The Zoeppritz equations describe seismic wave energy partitioning at an interface, for example the boundary between two different rocks. The equations relate the amplitude of incident P-waves to reflected and refracted P- and S-waves at a plane interface for a given angle of incidence.
P-wave incident on a planar interface
A planar P-wave hitting the boundary between two layers will produce both P and SV reflected transmitted waves. This is called mode conversion. The angles of the incident, reflected and transmitted rays are related by Snell's law as follows:
where p is called the ray parameter.
Zoeppritz (1919) derived the particle motion amplitudes of the reflected and transmitted waves using the conservation of stress and displacement across the interface, which yields four equations with four unknowns:
need re-check the equation
RP, RS, TP, and TS, are the reflected P, reflected S, transmitted P, and transmitted S-wave amplitude coefficients, respectively. Inverting the matrix form of the Zoeppritz equations give the coefficients as a function of angle.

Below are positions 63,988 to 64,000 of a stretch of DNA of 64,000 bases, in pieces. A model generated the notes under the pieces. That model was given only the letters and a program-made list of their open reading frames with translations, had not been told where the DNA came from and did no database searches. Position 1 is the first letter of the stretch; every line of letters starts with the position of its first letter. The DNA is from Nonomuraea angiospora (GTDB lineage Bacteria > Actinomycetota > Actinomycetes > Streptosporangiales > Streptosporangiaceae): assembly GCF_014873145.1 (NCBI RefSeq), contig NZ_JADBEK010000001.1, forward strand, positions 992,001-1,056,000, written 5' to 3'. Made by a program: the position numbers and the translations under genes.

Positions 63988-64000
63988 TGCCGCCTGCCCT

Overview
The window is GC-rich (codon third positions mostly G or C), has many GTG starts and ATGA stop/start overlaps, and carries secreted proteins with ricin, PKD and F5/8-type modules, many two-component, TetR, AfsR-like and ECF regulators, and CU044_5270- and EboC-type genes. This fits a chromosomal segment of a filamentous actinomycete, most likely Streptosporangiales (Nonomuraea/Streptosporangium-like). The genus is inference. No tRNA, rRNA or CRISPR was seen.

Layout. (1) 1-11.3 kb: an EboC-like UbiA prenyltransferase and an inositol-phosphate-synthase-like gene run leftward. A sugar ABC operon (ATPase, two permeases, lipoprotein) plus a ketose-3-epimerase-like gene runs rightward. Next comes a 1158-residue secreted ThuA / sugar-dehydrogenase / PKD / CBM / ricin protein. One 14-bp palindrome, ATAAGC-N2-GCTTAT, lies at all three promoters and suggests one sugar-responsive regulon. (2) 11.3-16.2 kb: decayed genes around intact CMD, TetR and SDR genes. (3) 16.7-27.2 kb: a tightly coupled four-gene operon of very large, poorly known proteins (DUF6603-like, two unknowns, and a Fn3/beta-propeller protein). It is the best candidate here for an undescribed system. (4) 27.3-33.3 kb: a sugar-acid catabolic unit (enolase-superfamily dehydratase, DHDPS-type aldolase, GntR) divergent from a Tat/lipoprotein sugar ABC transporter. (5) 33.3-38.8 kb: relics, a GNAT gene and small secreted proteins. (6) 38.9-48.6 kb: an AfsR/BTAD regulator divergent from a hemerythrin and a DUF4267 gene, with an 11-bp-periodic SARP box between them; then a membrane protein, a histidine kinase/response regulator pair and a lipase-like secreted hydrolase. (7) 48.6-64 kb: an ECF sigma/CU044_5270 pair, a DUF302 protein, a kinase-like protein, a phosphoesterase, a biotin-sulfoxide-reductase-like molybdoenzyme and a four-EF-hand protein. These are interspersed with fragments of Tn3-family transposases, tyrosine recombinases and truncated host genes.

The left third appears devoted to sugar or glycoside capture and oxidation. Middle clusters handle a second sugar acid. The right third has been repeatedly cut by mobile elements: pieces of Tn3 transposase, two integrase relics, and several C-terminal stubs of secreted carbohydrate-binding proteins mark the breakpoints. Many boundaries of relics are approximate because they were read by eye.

AVOAmplitude vs Offset and linear approximations
Although the Zoeppritz equations are exact, the equations do not lead to an intuitive understanding of the AVOAmplitude vs Offset process. Modeling can be routinely done with the Zoeppritz equations but most AVOAmplitude vs Offset methods for analyzing real time seismic data are based on linearized approximations to the Zoeppritz equations (e.g. Bortfeld, 1961, Richards and Frasier, 1976, and Aki and Richards, 1980), which include: